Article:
wrAssertType('Foo|Bar', $foobar);

if ($foobar instanceof Foo) {

wrAssertType('Bar', $foobar);

and another:

$bars = ['foo', 'bar'];
if (in_array($foo, $bars)) {
    wrAssertType('"foo"|"bar"', $foo);
wrAssertType('string', $foo);

The old system supported this to an extent:

  • If there was an instanceof in an if expression it insert a copy of the variable with the new type.
  • If the branch terminated it would remove the type after the if statement.
if ($foobar instanceof Foobar) {
    wrAssertType('Foobar', $foobar);
wrAssertType('<missing>', $foobar);

Phpactor now supports:

  • Subtracting types: removing Foo from the union Foo|Bar|Baz
  • Narrowing types: if a class-type extends another, then replace the type with the extending (narrower) type.
  • Combining types: Inference of union types
  • Types from literals: Values are represented as types.
  • Type negation: Transform an assertion to the opposite assertion.

It took me some time to figure out how to do this in a that worked.

Consider the following:

if ($foo instanceof Foobar) {
    $foo; // instanceof Foobar;
// $foo is possibly an instanceof Foobar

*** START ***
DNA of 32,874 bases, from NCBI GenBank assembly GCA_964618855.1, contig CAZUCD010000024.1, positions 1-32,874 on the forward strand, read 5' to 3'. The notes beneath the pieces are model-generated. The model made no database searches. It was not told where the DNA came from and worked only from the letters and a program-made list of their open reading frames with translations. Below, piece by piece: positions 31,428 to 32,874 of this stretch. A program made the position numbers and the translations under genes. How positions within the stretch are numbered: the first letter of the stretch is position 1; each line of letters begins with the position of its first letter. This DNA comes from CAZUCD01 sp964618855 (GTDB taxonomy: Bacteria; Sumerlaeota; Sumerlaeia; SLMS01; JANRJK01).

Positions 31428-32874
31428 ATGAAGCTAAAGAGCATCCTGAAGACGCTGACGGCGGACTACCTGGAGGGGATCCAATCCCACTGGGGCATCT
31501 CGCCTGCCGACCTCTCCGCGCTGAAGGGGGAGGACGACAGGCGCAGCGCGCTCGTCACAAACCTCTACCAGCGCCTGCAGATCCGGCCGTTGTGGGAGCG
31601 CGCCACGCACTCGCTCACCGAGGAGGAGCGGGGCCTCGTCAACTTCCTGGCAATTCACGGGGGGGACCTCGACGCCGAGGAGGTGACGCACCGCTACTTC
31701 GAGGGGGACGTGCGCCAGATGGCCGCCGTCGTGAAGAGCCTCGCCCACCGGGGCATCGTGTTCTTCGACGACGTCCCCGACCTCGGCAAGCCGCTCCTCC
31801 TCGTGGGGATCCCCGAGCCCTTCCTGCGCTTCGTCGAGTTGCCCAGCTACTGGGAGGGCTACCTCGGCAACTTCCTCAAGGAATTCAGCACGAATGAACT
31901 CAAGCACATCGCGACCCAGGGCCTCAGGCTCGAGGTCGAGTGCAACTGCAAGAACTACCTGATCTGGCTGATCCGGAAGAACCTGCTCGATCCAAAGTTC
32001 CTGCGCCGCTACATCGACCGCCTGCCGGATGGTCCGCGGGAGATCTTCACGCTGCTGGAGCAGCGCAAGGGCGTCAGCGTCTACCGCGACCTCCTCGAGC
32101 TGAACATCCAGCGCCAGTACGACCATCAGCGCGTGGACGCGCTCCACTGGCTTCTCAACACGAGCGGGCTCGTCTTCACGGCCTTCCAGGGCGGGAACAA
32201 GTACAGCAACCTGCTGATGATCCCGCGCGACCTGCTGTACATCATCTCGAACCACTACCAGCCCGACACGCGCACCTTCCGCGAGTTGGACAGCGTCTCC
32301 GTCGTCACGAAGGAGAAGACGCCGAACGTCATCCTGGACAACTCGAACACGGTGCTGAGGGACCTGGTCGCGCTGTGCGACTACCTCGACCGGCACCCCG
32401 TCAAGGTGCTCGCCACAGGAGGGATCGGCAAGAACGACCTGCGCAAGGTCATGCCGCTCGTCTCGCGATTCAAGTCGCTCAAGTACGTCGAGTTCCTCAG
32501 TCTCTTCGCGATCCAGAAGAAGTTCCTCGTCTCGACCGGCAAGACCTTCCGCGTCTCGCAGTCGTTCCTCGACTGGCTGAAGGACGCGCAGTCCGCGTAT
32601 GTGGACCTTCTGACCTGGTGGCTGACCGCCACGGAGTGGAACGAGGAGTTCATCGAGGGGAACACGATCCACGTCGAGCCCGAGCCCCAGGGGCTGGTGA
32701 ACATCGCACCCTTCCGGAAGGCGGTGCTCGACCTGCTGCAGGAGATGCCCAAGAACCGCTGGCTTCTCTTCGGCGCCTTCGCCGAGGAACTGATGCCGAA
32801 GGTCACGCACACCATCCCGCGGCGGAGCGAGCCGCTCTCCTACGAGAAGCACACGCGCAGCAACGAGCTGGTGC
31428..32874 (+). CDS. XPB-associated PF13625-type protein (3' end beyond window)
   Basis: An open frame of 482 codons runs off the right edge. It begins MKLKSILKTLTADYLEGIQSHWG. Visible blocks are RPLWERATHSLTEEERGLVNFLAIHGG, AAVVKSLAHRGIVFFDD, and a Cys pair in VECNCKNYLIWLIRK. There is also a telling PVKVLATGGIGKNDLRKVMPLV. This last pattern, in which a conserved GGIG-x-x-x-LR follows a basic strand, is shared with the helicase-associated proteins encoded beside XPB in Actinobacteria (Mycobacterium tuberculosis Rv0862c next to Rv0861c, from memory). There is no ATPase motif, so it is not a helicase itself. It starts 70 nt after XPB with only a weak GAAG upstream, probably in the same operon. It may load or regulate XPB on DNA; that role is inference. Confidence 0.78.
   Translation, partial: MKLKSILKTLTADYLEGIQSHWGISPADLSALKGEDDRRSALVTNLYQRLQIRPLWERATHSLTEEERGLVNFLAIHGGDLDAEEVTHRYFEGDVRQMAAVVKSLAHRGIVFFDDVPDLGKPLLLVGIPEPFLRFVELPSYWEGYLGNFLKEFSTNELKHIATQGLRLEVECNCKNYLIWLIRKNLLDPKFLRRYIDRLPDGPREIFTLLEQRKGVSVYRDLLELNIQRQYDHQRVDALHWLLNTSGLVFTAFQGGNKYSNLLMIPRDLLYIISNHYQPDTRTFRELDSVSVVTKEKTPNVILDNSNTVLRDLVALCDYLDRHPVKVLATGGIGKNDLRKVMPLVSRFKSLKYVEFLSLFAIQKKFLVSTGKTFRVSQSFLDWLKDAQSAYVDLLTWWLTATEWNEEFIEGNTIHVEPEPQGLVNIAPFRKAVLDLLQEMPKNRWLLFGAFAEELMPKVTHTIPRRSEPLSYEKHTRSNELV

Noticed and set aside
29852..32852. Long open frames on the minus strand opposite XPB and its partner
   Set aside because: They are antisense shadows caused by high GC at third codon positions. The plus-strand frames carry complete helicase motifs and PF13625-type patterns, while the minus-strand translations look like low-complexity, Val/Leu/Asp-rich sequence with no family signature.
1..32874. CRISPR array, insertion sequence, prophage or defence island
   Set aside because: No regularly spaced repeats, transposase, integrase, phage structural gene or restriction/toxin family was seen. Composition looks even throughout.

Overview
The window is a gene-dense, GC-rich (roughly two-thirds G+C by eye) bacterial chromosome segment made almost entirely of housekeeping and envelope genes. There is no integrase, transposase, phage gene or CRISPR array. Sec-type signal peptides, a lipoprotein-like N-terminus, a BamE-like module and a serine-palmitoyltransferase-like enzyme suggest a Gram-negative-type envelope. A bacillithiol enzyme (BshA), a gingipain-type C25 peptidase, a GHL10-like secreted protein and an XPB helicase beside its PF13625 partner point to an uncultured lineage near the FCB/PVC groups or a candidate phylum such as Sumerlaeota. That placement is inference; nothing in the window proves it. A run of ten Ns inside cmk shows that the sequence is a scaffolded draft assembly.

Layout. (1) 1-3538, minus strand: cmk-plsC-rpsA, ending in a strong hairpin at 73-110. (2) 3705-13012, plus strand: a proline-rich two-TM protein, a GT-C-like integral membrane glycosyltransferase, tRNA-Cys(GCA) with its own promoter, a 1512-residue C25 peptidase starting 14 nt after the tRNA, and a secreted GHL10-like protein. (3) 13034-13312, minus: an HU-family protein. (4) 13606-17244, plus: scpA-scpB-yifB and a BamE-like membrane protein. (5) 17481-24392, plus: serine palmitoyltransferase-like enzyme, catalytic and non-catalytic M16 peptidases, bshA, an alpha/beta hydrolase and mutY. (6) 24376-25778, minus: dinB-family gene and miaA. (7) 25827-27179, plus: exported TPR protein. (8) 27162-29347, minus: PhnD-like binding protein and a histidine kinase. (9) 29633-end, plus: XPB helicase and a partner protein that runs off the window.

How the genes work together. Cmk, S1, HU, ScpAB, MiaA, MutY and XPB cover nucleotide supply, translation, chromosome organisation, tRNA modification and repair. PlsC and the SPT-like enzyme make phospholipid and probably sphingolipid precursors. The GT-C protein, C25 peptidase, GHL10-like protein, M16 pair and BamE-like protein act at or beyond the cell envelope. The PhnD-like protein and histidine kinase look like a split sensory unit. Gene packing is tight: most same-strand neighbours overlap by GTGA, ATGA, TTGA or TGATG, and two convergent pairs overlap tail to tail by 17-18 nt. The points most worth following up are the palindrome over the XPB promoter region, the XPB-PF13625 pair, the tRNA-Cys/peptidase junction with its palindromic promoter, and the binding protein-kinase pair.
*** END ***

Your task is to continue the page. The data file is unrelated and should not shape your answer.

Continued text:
How would we imagine to do this?:

  • Find a binary operator node (operand·operator·operand) with the operator instanceof
  • Replace the type of the variable (operand 1) with the class name (operand 2) within the if branch

Phpactor “replaces” types within a given range by declaring a new variable in the Frame at the start and “restoring” it at the end.

What if the branch terminates?

if ($foo instanceof Foobar) {
    $foo; // instanceof Foobar;
// $foo is definitely not an instanceof Foobar

Then we need to negate it. How would we imagine that?

if (!$foo instanceof Foobar) {
    $foo; // not instanceof Foobar
  • Look for a unary operator (operator·operand). If the operator is ! and the operand is a binary expression whose operator is instanceof
  • Remove the type from the variable?

Or if we only have a variable:

if ($foo) {
  • If the if statement has a variable only
  • The remove any empty types from it

Or something like the following which would start to melt my brain: